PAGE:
>> the beats. the beats were artists, writers, poets. they became very popular in the 1950s. they, too, were popular because, in part, they refused to adhere to or conform to traditional values. that's a theme of the entire discussion. they produced poetry. they wrote fiction. it was about people who were moving from place to place. they were not settled. it was about a number of people who had different sexual encounters. it was about people who had critical perspectives on america. to have a critical perspective on america -- let's just say you raise the issue of racism or drug use or homo sexuality, that was to run the risk of being seen as unamerican. not sufficiently patriotic in an
era of mccarthyism where people were losing their jobs for being seen as unpatriotic. or not practicing conventional sexual norm -- following conventional sexual normz. writers like alan ginsberg, a poet, became increasingly popular. people were reading their stuff, but their stuff, like kinsey and hefner and sanger, were all about another sort of life in america that wasn't so virtuous, wasn't so patriotic, and was more willing to question the established authorities of the time which were mobilizing to fight the communist crusade. that's a picture of jack carawack. >> well, right here. that's his buddy, neil cassidy.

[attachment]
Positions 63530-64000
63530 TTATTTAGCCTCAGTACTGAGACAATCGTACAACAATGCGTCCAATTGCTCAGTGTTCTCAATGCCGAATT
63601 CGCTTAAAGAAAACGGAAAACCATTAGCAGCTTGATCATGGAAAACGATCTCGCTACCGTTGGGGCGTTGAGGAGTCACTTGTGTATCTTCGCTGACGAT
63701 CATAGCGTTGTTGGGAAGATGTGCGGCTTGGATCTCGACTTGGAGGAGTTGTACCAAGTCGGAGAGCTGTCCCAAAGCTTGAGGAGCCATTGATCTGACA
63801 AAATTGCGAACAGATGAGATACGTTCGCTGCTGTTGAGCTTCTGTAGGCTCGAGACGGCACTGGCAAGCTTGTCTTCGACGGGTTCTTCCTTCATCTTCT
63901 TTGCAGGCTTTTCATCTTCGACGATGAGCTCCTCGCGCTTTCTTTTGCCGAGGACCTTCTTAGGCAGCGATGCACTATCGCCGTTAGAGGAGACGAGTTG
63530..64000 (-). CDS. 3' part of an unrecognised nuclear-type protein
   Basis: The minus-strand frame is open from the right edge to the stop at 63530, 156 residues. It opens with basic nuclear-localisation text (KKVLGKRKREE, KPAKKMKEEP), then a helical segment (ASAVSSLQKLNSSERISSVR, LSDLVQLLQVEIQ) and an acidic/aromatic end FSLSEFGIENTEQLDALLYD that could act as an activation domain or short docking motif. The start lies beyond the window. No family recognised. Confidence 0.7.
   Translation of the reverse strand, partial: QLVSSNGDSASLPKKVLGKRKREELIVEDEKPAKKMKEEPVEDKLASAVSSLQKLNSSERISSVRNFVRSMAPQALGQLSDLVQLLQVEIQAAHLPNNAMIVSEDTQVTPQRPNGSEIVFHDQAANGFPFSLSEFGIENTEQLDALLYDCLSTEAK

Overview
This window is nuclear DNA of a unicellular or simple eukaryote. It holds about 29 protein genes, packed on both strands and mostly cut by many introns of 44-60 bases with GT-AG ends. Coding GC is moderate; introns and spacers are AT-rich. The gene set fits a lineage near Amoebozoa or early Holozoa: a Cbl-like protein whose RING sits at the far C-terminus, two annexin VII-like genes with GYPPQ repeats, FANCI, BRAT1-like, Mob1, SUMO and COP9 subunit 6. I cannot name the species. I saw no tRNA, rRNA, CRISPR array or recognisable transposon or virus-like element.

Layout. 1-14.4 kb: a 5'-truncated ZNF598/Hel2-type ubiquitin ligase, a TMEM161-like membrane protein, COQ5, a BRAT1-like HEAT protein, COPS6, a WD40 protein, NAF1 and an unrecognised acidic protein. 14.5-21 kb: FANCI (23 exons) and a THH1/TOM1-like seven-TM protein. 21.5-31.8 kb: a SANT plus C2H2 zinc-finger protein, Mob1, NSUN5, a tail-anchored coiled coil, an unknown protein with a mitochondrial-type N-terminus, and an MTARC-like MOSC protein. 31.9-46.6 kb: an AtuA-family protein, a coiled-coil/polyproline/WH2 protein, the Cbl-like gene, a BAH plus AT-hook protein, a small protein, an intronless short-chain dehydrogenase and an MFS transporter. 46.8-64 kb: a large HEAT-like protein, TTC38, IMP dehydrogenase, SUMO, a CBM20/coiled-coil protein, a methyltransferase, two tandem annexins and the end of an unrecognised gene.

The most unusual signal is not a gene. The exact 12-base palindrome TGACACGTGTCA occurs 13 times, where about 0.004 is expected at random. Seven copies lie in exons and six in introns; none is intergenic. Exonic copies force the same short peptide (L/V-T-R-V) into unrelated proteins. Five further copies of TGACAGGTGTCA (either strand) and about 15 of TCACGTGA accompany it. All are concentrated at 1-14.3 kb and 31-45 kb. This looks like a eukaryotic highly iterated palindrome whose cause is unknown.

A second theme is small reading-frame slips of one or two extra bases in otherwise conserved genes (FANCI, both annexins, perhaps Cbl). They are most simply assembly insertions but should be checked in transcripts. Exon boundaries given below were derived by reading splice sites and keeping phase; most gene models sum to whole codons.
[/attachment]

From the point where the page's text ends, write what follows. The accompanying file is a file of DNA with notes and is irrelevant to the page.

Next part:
on the road was a sensational best seller, especially among younger people, and college students in the 1950s. it was about men who -- a story of two men who are moving across america. they are not fixed on work routines or trying to get ahead, not trying to live in the suburbs. they just split up from marriages. there's no domestic bliss here. there's a variety of sexual partners. there's poverty and racism in america. this is not what the true believers in the cold war -- mccarthy, for example, or others would want to see and hear in our culture and our politics because it ran against the idea that we were fighting a force in the world communism that was threatening america and its traditional values. it's faith in god. it's solid families. it's virtuous people.